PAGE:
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If you haven’t done so already, have a look at Eric’s How to run Kali Linux on Client Hyper-V post on Altaro’s Hyper-V sister blog. As it turns out, I have been wanting to try Kali Linux for quite some time, now that I have a rekindled interest in information security. So while I’m at it, I thought, why not write a post to the benefit of our VMware audience as well. So here it goes.
Why Install Kali Linux on VMware?
Kali is free to use and comes with no less than 600 penetration testing tools. I’ll let the following quotation speak for itself!
“Kali Linux is a Debian-based Linux distribution aimed at advanced Penetration Testing and Security Auditing. Kali contains several hundred tools which are geared towards various information security tasks, such as Penetration Testing, Security research, Computer Forensics and Reverse Engineering.”
Downloading Kali Linux
Kali can be downloaded from the site’s downloads page in both 32 and 64-bit versions along with a number of desktop environments to choose from including KDE, Mate, Xfce, LXDE and e17. Weekly updates are also available as are VM images for VMware and VirtualBox. There’s also a distro for ARM devices. And should none of this be to your liking, you can opt to build or update your own custom image. All the details are found on the same downloads page.
In my case, I’m only interested in the VMware image, for now at least. I went for the Kali Linux 64-bit VM as shown next.
After you finish downloading the image, make sure that the downloaded file’s SHA256 checksum matches that listed on the website. This rules out any tampering with the image file. Apart from Eric’s PowerShell technique, you can use the CRC SHA tool which you’ll find in the Windows Explorer’s context menu if you have 7-Zip installed. To use CRC SHA, simply right-click on the downloaded image and select the appropriate CRC type from the menu as shown in the next screenshot.
As can be seen, the SHA-256 checksum returned for the file matches the one listed on the Kali website, so I’m good to go.
Where to host it?
Unless I missed it, the Kali website does not specify which VMware product to use when deploying from the VM image provided. A quick inspection, quickly reveals that the intended product is VMware Workstation Player as the VMDK is split across several files (sparse), something not supported on ESXi even though you can use vmkfstools to convert them to a supported format. The same information can be obtained by looking at the primary VMDK file which happens to be the disk descriptor file. There are also no VMDK flat files, another indication of this being a non-ESXi VM.
Since I have VMware Workstation installed, I only need to extract the Kali image to a folder and then move it to the default VM folder, C:\Users\jason.fenech\Documents\Virtual Machines in my case. This works with the free version of Workstation Player as well. I’ve used 7-zip to extract the downloaded Kali-Linux-2017.1-vm-amd64.7z archive.
Adding the VM
To add the VM to Workstation, double click on the VMX file – assuming you have VMware Workstation installed – or use File -> Open from the Workstation Player’s menu. This will add it to the list of VMs currently hosted. The Kali VM comes configured with 2GB of RAM, 4 processors and a 40GB hard disk. The guest OS, of course, is already installed as are VMware Tools. From a networking point of view, the VM is set up to use NAT.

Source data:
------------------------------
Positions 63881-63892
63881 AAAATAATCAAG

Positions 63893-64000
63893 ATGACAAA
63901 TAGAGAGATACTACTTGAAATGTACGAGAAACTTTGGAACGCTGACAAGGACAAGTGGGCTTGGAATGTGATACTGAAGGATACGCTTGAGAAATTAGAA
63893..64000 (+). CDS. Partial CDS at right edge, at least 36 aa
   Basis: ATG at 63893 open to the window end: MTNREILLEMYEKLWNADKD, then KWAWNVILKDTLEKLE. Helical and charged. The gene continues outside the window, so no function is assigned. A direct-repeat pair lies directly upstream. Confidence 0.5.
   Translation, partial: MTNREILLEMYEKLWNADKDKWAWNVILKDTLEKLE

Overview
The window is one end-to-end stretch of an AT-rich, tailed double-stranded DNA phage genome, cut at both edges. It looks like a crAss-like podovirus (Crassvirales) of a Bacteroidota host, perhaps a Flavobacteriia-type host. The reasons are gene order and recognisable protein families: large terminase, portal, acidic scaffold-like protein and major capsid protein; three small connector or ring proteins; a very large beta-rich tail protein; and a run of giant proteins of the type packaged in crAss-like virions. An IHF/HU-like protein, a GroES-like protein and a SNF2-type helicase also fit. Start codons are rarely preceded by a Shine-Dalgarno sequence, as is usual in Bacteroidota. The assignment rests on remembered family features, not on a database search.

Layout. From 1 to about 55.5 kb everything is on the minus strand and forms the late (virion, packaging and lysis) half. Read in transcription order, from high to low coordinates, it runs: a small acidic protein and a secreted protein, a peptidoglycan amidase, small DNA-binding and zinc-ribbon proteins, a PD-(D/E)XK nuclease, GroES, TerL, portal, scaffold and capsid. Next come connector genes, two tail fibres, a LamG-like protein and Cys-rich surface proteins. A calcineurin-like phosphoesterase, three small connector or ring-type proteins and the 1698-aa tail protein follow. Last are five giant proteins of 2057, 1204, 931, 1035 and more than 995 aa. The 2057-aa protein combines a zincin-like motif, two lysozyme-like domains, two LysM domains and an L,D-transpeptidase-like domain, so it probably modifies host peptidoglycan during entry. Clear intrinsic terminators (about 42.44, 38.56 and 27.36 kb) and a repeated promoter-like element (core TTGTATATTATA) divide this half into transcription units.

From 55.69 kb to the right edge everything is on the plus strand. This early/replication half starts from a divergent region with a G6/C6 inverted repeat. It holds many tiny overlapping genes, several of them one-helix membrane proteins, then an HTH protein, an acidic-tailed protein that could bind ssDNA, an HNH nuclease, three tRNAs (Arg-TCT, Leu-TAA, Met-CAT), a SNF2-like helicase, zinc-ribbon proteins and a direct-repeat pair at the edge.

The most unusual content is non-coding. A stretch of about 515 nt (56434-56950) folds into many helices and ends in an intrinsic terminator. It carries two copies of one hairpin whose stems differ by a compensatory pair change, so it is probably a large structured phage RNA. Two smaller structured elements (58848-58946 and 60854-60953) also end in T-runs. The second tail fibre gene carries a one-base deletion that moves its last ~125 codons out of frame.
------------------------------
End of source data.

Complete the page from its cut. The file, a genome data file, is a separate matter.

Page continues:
After you power on the VM and Kali boots up, log in as root using password toor.
Migrating to ESXi
If you’d rather host Kali on ESXi, perhaps as part of a penetration testing assessment, there are 2 deployment options you can choose from.
Option 1: Download the Kali ISO, create a new VM with the specifications mentioned earlier and install the Kali guest OS as you would normally do. Once the install completes, log in as root and do the following:
- Update Kali to the latest.
apt update && apt -y full-upgrade
- Install VMware Tools and reboot.
apt -y install open-vm-tools-desktop fuse reboot
Option 2: Use VMware vCenter Converter Standalone to migrate the VM hosted on VMware Workstation to an ESXi host.
Note: If you’re new to using Converter, have a look at How to convert a Hyper-V VM to run on vSphere which gives you a good overview of how to migrate VMs, or physical machines, to ESXi. In our case, make sure to power off the Kali VM before proceeding and to supply the vCenter Server details if the ESXi host is managed.
The next video covers the conversion process where I convert the Kali Linux VM hosted on Workstation to run on a vCenter Server managed ESXi 6.5 host.
I’m using Workstation’s VMRC as can be seen at the end of the video. The ps -ef | grep ‘tools’ command is an easy way to verify that VMware Tools are running. Similarly, you can determine if the tools are installed and running by looking at the VMware Tools details under the Summary tab in vSphere Web client.
If you’re into penetration testing, forensics or simply curious to learn more about security tools, it’s definitely worth the time learning now you know how to install Kali Linux on VMware hypervisors . If you don’t want to go bare-metal, Kali is distributed as ready-to-use image for VMware Workstation Player. Alternatively, you can easily convert the VM to run on ESXi using VMware vCenter Converter.
Make sure to visit Kali’s documentation page for the latest info.
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